An important stage in finishing treatment of the paper is its calendering by which an influence exerted on the smoothness and gloss of the surface of the paper and the thickness and the density of the paper. Calendering takes place while passing the continuous paper web through particular pressing points, or nips, formed between coacting calender rolls.
Conventionally the calendering of paper is effected by means of a so-called machine calender which is directly associated with the paper machine said calendering treatment being complemented, if necessary, by a supercalendering treatment in a separate so-called supercalender which gives the paper more gloss.
The rolls used in calenders are either hard or elastic rolls. By hard rolls are meant in this context rolls having a shell material of e.g. chill-cast iron or steel and of which the surface acting on the paper is ground glossy. A conventional machine calender has hard rolls only and the nips between them are so-called hard nips.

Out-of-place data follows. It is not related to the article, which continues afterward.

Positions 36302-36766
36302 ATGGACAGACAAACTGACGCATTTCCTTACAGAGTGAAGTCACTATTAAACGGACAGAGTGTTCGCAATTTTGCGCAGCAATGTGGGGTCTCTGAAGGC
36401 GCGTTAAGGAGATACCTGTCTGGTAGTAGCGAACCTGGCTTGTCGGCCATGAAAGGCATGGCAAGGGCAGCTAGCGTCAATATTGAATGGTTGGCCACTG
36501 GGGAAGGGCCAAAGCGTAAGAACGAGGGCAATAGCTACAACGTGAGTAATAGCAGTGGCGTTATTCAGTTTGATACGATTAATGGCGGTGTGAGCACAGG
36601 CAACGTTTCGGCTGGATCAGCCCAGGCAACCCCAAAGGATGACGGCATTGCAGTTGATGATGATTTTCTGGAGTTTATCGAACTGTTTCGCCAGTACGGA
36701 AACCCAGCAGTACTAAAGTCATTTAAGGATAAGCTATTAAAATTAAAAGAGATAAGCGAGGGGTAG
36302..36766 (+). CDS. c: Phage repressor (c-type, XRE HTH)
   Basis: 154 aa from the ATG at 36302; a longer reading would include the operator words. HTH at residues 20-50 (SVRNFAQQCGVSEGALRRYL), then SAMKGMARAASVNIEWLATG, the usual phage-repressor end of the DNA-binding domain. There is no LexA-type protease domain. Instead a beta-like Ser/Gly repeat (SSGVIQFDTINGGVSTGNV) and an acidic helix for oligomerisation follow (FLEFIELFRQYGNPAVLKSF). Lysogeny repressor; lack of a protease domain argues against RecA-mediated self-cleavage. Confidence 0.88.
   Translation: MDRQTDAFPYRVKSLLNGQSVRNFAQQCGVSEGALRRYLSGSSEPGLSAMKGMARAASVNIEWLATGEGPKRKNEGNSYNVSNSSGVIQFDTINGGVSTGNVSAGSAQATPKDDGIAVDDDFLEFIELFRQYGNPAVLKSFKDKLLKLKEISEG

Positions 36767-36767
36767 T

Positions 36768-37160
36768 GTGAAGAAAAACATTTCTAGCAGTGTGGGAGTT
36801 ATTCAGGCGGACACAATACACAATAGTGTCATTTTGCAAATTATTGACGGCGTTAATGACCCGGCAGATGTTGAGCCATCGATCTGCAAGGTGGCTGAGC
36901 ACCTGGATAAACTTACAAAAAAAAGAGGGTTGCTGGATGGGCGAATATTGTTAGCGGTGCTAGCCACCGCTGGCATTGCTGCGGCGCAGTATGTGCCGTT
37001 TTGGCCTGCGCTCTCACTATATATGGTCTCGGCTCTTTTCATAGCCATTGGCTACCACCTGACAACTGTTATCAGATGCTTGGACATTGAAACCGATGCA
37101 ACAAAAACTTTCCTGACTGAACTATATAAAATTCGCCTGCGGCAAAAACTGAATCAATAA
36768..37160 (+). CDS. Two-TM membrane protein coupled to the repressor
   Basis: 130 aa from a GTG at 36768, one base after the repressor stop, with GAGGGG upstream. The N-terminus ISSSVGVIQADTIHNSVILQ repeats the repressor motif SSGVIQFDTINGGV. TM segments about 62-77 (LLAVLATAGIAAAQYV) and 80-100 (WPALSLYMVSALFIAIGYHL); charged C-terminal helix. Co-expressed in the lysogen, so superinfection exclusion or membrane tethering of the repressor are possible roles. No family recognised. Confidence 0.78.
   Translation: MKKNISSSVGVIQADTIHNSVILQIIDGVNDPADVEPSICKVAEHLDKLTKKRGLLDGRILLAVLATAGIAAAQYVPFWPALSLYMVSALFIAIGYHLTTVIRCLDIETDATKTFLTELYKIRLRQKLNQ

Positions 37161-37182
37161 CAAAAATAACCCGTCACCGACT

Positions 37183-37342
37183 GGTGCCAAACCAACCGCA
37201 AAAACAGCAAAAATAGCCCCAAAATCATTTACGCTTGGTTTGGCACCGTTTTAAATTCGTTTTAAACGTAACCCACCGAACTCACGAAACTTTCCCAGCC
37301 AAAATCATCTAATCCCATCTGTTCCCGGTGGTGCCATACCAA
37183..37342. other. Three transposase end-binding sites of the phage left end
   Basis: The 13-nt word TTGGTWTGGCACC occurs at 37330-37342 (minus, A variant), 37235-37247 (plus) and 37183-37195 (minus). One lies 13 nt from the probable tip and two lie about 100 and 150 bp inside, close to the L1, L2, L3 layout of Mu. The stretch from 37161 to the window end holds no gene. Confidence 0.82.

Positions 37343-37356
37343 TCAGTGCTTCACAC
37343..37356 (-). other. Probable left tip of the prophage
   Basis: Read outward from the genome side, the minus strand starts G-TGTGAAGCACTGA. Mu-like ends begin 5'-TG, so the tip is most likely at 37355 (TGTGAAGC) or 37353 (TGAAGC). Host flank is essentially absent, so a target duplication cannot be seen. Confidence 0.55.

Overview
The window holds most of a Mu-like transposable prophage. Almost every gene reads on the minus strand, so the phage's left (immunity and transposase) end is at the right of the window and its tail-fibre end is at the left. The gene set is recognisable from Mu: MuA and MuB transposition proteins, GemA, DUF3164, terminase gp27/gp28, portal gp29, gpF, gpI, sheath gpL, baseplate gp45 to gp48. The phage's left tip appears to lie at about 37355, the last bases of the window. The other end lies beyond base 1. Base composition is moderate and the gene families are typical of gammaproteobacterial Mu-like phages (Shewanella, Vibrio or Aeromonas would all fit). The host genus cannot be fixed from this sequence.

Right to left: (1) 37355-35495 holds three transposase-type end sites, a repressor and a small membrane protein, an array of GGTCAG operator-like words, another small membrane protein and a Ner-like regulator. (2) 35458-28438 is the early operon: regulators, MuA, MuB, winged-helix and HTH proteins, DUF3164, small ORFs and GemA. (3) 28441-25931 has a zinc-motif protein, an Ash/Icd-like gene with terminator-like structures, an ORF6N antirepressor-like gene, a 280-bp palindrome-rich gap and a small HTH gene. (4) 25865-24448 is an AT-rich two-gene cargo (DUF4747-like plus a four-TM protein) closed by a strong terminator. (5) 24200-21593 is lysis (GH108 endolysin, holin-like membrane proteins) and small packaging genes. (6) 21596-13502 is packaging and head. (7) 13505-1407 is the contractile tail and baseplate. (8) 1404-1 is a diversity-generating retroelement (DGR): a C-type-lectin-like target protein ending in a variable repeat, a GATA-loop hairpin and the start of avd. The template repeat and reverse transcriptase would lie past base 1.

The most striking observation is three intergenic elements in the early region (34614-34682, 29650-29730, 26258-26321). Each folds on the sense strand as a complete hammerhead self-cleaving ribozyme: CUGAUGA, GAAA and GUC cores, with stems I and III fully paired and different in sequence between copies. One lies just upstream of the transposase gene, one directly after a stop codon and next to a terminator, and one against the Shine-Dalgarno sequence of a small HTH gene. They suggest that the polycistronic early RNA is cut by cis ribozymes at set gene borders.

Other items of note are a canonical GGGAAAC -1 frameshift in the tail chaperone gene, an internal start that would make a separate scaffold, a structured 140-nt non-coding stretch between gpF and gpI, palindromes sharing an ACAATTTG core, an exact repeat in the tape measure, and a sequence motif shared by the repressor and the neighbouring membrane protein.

Elastic rolls refer in the following to rolls in which the surface acting on the surface of the web is of resilient material. This kind of rolls which are used in supercalenders define together with the hard rolls so-called soft nips.
As material for the mantles of the elastic rolls paper sheets are commonly used which are cut into disks, assembled as courses on the roll shaft and thereafter pressed in a direction parallel with the shaft into a solid, compact and quite thick covering of the rolls. Nowadays various plastic-based coverings are also used which are commonly relatively thin due to which it is possible to equip the body of the roll with internal deflection compensation means without increasing the diameter of the roll to an excessive extent.
As is known in the prior art, machine-calendering can also be carried out with a single-nip calender, that is with a calender in which only one pair of rolls defines a nip, depending on the brand of the paper to be treated and the requirements therein imposed. In most cases, however, a machine-calender includes four to eight rolls which thus define three to seven hard nips. As a result of the machinecalendering process the possible thick areas in the web are smoothed out so that the web achieves the required thickness, or the so-called caliper.